On Saturday 10th November, Microsoft announced buying Californian role-playing game developers inXile Entertainment and Obsidian Entertainment. Two studios independent which had fought for survival for a decade-and-a-half were now under the Xbox umbrella. The message from Microsoft was reassurance: don't worry, nothing will change, we won't kill them - they'll continue to make the games you love, only they'll have more resources and support available to "fully realise" their ambitions. Nevertheless, questions remained.
With the PlayStation 4 and Xbox One version of Wasteland 2, Torment: Tides of Numenera, The Bard's Tale 4 and possibly, probably even more games in the works, inXile Entertainment has a lot on its plate.
It seems counter-intuitive to say it, but Steam, the biggest and most popular digital video game shop we have, may be selling too many games - or rather, it may be selling too many of the wrong kind of games.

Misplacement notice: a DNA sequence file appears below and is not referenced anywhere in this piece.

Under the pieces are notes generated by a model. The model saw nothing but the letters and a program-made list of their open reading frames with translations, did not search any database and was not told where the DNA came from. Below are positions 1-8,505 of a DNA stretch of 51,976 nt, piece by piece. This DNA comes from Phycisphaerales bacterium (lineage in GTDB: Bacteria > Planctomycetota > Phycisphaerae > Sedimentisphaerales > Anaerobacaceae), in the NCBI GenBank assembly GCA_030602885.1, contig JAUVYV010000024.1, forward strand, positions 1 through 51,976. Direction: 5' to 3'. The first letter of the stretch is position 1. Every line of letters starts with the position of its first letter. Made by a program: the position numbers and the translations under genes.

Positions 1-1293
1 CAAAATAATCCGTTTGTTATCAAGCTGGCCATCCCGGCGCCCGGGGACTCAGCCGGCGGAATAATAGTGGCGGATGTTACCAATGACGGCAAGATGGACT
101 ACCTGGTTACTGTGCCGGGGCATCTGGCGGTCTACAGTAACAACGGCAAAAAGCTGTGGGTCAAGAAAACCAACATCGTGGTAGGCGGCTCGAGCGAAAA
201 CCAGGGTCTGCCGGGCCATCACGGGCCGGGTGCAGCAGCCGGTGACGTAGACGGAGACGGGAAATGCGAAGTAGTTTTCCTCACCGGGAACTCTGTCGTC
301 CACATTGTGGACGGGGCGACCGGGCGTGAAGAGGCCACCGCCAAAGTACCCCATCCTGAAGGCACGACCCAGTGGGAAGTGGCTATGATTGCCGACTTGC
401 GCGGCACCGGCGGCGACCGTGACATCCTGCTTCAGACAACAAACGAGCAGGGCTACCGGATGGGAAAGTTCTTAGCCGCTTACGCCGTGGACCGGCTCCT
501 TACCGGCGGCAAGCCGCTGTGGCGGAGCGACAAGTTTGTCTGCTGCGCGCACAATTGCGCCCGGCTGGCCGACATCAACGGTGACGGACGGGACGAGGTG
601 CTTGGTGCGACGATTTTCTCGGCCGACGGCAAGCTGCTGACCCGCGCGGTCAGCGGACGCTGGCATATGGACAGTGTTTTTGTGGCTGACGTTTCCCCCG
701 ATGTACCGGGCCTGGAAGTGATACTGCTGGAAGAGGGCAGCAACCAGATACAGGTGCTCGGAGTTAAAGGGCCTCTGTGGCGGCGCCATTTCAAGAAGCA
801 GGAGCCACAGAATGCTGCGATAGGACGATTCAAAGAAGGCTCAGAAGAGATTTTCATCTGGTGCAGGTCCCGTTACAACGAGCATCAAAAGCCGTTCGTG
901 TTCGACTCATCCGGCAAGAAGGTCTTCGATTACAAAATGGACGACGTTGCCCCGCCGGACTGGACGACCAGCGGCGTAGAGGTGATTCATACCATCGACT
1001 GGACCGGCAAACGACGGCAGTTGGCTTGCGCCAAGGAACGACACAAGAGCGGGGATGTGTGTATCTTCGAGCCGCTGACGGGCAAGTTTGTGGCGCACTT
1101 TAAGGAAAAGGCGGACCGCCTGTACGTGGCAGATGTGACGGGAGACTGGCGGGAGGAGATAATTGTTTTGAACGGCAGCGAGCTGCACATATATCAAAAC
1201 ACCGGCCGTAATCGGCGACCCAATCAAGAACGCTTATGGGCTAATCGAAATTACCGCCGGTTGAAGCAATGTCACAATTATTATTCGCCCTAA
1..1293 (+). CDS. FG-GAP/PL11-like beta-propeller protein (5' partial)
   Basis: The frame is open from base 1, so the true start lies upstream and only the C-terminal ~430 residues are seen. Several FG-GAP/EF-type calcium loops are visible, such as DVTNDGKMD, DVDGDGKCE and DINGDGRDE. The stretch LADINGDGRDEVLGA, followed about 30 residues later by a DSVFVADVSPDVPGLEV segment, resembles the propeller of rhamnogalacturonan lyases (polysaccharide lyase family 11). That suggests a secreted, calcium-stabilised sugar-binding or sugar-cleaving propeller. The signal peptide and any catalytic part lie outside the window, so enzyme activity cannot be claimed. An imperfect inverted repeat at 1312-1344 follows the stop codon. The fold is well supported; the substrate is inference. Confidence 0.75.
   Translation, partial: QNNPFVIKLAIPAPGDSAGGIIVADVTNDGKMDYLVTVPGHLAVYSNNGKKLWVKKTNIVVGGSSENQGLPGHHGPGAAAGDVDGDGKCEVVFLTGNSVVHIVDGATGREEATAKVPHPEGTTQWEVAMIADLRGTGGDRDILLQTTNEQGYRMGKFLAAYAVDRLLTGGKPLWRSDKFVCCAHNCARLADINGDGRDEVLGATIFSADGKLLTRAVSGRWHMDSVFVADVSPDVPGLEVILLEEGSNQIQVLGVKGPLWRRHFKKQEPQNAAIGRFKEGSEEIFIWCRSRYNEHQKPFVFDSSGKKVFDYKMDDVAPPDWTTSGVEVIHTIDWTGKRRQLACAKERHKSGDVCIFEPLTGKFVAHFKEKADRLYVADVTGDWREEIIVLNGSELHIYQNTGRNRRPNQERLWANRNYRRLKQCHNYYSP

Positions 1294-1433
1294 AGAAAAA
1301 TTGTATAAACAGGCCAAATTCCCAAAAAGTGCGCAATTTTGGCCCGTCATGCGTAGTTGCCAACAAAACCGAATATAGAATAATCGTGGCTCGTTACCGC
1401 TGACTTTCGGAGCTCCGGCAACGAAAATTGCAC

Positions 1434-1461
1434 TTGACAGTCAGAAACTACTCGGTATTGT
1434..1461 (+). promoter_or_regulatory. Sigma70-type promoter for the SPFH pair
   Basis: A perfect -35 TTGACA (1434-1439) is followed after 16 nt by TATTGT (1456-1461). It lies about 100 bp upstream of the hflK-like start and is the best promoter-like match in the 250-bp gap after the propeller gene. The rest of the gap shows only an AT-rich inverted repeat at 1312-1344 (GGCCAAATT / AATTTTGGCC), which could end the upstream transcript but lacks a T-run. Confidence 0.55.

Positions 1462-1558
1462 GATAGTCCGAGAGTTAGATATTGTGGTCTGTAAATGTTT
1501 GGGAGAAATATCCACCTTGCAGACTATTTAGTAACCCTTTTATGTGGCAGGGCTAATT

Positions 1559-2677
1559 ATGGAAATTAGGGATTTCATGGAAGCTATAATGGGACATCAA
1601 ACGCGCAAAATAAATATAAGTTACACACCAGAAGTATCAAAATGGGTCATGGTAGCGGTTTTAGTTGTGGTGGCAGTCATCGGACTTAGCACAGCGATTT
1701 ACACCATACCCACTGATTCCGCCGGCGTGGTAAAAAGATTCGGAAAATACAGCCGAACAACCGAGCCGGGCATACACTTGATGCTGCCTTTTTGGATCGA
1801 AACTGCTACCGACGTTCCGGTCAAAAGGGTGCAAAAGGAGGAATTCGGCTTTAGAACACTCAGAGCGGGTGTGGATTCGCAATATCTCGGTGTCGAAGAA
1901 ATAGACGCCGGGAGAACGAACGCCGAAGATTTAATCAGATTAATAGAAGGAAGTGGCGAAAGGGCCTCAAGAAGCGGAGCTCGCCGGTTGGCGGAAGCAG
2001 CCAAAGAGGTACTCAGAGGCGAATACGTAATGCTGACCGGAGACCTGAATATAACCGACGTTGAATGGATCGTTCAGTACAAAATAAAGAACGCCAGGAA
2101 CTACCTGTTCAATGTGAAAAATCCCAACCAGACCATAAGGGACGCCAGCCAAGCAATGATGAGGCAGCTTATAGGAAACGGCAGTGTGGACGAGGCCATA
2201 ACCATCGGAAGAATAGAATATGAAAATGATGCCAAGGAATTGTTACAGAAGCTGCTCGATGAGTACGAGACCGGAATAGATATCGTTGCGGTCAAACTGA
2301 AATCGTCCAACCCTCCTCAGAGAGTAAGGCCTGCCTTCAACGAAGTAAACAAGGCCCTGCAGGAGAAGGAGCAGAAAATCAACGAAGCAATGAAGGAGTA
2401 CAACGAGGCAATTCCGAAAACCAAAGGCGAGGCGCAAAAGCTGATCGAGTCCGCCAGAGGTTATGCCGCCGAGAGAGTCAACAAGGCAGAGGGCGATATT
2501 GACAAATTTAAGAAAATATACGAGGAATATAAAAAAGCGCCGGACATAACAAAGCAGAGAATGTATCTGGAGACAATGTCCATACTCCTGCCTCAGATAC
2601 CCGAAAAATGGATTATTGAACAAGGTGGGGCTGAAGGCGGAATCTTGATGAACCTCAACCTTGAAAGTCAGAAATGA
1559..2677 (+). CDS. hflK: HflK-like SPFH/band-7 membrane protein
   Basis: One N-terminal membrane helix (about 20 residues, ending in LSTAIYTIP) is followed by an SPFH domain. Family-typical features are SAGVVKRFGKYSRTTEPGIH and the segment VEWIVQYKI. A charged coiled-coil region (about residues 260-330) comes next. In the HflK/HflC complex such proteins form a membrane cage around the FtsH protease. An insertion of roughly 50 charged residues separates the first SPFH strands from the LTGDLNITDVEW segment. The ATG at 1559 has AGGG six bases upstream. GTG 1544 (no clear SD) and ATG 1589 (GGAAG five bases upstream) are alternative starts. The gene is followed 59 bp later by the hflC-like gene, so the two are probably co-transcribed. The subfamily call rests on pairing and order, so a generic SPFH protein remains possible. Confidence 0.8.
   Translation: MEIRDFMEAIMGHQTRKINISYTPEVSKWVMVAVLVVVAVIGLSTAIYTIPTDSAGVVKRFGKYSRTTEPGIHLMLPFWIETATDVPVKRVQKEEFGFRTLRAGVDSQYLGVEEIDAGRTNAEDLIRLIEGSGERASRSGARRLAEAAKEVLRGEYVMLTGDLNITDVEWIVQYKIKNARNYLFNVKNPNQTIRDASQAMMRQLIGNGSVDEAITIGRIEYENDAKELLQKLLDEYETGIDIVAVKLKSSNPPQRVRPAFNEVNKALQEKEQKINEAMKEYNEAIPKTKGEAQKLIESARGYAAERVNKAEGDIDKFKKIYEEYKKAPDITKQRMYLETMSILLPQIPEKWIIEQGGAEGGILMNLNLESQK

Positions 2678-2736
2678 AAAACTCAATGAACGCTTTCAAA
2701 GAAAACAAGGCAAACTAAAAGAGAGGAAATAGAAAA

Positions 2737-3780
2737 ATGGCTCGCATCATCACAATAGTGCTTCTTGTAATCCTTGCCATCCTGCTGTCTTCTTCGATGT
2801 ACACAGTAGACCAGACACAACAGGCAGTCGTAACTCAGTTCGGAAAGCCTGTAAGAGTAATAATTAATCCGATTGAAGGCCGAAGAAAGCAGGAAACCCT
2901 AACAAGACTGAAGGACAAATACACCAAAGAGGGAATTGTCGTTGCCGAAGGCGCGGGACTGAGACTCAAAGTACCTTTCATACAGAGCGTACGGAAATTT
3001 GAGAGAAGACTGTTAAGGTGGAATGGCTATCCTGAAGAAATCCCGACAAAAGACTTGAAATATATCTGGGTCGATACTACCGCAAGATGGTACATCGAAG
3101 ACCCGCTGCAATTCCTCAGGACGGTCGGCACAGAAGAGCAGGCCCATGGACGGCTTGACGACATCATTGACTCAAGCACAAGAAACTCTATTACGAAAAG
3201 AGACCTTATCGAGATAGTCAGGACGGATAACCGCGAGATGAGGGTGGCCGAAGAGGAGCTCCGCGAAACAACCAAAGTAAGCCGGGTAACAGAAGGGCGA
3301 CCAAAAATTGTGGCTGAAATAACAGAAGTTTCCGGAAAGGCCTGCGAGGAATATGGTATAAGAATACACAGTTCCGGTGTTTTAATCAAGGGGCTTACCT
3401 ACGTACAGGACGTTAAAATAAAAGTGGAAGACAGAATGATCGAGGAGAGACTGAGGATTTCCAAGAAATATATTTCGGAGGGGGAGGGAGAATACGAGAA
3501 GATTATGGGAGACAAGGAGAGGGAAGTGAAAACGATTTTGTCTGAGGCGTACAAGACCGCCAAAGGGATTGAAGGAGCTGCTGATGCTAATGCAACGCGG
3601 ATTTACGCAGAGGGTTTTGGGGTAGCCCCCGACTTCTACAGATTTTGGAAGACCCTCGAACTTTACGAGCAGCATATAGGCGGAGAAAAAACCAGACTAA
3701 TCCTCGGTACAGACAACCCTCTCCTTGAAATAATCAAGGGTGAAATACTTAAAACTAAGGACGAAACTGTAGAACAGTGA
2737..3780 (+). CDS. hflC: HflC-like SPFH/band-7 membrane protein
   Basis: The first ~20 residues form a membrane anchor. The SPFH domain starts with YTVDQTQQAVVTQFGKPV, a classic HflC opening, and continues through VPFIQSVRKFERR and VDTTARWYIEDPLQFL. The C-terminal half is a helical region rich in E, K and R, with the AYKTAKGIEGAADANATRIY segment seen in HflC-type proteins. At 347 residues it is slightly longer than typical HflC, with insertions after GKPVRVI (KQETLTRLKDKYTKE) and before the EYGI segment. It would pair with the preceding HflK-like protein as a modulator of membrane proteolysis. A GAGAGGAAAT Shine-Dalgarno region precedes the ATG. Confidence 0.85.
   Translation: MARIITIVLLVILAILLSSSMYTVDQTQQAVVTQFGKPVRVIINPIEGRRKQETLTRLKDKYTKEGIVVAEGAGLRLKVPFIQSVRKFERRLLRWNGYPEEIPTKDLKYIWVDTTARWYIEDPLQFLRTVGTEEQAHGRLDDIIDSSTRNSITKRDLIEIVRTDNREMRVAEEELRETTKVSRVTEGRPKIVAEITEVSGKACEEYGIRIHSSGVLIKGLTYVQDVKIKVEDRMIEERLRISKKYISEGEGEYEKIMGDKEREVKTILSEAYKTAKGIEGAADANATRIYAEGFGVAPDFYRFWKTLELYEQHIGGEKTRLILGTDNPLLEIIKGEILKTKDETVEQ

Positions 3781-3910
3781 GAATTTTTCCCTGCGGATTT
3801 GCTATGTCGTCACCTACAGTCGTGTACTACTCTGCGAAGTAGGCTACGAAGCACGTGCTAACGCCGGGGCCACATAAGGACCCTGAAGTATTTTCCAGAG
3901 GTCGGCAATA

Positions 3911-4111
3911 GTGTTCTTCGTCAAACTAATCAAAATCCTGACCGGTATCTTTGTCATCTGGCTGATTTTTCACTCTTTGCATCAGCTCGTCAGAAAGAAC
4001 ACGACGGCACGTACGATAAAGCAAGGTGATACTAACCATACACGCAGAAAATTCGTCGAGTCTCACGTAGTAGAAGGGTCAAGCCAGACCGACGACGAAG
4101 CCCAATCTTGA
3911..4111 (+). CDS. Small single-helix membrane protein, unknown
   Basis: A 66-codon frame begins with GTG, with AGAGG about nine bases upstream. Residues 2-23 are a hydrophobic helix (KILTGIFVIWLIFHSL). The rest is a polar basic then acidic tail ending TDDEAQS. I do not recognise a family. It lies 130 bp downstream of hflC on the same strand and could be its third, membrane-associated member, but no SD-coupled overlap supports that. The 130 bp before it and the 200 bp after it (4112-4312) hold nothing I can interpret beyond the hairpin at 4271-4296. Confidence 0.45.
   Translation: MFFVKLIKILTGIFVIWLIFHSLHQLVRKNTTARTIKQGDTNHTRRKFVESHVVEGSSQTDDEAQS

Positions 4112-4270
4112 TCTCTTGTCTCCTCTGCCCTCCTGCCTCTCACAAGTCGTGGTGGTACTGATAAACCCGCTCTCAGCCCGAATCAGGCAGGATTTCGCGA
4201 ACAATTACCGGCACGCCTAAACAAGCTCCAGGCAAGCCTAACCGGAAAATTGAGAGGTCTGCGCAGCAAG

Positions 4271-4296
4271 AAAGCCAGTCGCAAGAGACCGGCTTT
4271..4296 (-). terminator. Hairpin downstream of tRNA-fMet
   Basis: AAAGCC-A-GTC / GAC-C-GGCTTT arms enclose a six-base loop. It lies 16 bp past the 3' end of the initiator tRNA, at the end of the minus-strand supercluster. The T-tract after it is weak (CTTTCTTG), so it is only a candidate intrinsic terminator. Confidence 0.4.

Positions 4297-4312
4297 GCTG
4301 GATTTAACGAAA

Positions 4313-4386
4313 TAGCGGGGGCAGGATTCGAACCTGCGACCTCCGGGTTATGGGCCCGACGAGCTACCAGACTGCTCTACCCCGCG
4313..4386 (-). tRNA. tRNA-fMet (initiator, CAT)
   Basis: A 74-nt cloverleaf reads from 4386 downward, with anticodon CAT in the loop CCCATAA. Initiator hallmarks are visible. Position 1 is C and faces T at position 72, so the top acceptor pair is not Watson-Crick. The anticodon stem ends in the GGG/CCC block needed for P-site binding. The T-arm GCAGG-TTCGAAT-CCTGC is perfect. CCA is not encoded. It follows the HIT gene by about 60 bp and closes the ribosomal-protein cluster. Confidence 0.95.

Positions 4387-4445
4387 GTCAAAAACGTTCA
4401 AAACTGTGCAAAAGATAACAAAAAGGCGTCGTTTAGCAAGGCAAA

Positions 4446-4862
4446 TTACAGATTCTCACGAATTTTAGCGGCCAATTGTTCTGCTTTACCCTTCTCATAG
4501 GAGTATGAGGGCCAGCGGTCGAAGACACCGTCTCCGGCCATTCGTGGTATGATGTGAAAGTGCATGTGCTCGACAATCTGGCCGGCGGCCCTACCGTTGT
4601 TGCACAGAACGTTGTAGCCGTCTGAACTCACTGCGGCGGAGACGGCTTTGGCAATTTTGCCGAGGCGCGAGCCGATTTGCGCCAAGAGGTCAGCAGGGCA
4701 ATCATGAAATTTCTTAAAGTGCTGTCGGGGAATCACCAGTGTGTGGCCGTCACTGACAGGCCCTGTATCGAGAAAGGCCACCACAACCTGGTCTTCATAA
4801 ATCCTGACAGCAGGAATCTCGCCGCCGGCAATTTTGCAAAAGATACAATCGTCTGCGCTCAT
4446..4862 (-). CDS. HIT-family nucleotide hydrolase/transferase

In late 2011, while on a business trip to Singapore, Brian Fargo gave a presentation to a room full of people about old-school role-playing games. As founder of Interplay, he'd worked on many: Baldur's Gate, Planescape: Torment, Fallout 1 and 2. He had a lot to say.
Brian Fargo is a name that permeates virtual role-playing. He's touched, influenced or otherwise dabbled with some of the most popular games in the genre, including Fallout. And, of course, the one that started it all: Wasteland.
With 2012 already a smudged headline on yesterday's newspaper, it's time to get excited, all over again, for the next twelve months and the incredible games they are sure to bring. There are some amazing-looking games due out this year, including Grand Theft Auto 5, BioShock Infinite, Beyond, The Last of Us and more. And with the next-generation of consoles set to explode onto the scene, proper brand new games are surely not far behind. Hopefully.